Friday, January 25, 2013

Another Way to “Balance” Jefferson Cluster

-->
Oregon SOS supports "no more closures" of our public schools.   Join members of the community this Saturday at noon (with a PPS forum following at 1 pm) at Jefferson High School to support keeping the Jefferson Cluster of schools open.  The following blog post is by Elizabeth Thiel, a parent and teacher at Vernon School in NE Portland.


Again, Portland Public Schools is talking about fiddling around with schools in the Jefferson Cluster in a process called “enrollment balancing.”  The district has proposed closing Vernon, merging Vernon with King, closing Woodlawn, merging Chief Joseph and Ockley Green, relocating Access, and/or moving Boise Elliott/Humbolt to Tubman, all as possible ways to achieve “optimal enrollment numbers”.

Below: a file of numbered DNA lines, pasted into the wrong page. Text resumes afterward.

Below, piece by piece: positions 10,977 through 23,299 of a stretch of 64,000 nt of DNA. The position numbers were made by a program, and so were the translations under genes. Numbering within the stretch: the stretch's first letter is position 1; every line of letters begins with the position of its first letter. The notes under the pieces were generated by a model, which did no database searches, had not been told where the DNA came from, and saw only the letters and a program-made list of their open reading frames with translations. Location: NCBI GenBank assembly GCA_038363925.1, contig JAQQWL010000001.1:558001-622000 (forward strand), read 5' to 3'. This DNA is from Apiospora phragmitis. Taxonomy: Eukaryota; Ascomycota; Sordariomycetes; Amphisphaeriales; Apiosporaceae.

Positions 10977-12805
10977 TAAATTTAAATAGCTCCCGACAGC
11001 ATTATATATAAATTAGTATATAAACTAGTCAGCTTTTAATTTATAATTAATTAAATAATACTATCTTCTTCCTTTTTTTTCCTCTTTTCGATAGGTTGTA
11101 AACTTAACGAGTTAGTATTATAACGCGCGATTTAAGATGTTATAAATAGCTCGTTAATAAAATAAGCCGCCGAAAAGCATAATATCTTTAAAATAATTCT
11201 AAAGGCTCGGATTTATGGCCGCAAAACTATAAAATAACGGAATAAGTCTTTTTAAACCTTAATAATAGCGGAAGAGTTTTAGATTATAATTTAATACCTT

People in the Jefferson cluster have been through this before.  We were among those experimented on with the great K-8 transition 7 years ago.  We had all our neighborhood middle schools taken away.  We’ve seen a boys’ academy and a girls’ academy come and go.  Jefferson High School has been redesigned more times, I think, than anyone can keep track of. Last spring, two of our schools were closed without warning or discussion.   I think I speak for a lot of people when I say that we are tired of it.

Interestingly, the problem with enrollment in Jefferson cluster is not that the neighborhood population doesn’t support so many schools.  There are more than enough kids living within our boundaries to fill all our schools to “optimal enrollment” and then some.  The reason for all this fiddling is that most of those kids don’t go to school in Jefferson cluster.

I am fortunate to teach a fine groups of students at Vernon, my neighborhood school, where I also send my own daughter.  This year, I teach 6th and 7th graders.  In a neighborhood where 72% of the population is white, 90% of my students this year are of color.  Despite the increasing affluence of my neighborhood, most of my students are living in poverty.  Where are all the white kids?  Apparently, they have transferred elsewhere, like so many others who live in the cluster.